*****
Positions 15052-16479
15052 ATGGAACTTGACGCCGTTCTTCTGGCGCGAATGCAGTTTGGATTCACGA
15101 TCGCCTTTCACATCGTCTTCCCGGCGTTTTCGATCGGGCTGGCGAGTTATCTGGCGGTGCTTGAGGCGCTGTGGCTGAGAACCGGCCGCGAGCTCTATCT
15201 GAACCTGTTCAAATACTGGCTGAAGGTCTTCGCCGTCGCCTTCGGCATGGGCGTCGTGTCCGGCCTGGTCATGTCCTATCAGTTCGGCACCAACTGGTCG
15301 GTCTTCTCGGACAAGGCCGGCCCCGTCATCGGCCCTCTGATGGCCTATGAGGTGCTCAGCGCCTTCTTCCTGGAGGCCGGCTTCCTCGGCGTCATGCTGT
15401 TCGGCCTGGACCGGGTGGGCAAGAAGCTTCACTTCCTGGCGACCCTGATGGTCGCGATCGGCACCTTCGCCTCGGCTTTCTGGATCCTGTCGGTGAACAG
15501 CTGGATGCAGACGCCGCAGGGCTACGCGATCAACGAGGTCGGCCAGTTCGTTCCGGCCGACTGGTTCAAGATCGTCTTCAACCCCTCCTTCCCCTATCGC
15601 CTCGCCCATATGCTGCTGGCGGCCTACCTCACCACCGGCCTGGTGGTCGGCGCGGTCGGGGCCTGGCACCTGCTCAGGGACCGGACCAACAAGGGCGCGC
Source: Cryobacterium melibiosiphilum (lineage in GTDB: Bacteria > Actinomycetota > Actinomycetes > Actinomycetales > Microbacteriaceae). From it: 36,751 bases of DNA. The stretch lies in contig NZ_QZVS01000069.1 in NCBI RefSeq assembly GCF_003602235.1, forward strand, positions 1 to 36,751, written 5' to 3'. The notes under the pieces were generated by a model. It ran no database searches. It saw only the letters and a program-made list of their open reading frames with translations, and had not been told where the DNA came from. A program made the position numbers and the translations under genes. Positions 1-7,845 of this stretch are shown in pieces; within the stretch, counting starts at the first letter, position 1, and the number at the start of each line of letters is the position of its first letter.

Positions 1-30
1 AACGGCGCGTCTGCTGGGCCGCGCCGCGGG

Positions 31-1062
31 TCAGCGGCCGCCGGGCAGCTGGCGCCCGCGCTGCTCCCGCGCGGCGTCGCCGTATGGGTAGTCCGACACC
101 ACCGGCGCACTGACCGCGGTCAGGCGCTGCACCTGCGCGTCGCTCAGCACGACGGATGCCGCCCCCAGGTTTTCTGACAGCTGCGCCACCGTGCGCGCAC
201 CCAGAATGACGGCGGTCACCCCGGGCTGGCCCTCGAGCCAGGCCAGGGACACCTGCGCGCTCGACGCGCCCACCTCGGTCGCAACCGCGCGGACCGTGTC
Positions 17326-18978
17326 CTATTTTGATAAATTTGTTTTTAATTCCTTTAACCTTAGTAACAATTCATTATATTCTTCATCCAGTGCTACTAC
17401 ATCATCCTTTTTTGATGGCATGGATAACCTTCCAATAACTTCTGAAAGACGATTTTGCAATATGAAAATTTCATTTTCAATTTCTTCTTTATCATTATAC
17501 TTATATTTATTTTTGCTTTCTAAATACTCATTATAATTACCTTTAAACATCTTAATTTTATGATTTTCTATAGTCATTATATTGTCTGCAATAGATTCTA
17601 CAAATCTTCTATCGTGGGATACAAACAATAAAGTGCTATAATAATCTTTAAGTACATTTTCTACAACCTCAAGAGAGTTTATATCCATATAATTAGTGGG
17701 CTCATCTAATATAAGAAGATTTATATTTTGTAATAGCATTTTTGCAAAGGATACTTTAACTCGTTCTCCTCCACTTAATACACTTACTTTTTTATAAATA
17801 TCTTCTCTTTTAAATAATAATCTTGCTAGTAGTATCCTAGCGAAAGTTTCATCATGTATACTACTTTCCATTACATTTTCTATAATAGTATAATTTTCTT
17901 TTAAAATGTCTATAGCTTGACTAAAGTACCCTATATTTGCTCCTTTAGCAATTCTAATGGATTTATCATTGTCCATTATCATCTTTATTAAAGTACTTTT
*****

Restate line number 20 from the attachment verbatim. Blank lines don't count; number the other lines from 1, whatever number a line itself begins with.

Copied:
17601 CAAATCTTCTATCGTGGGATACAAACAATAAAGTGCTATAATAATCTTTAAGTACATTTTCTACAACCTCAAGAGAGTTTATATCCATATAATTAGTGGG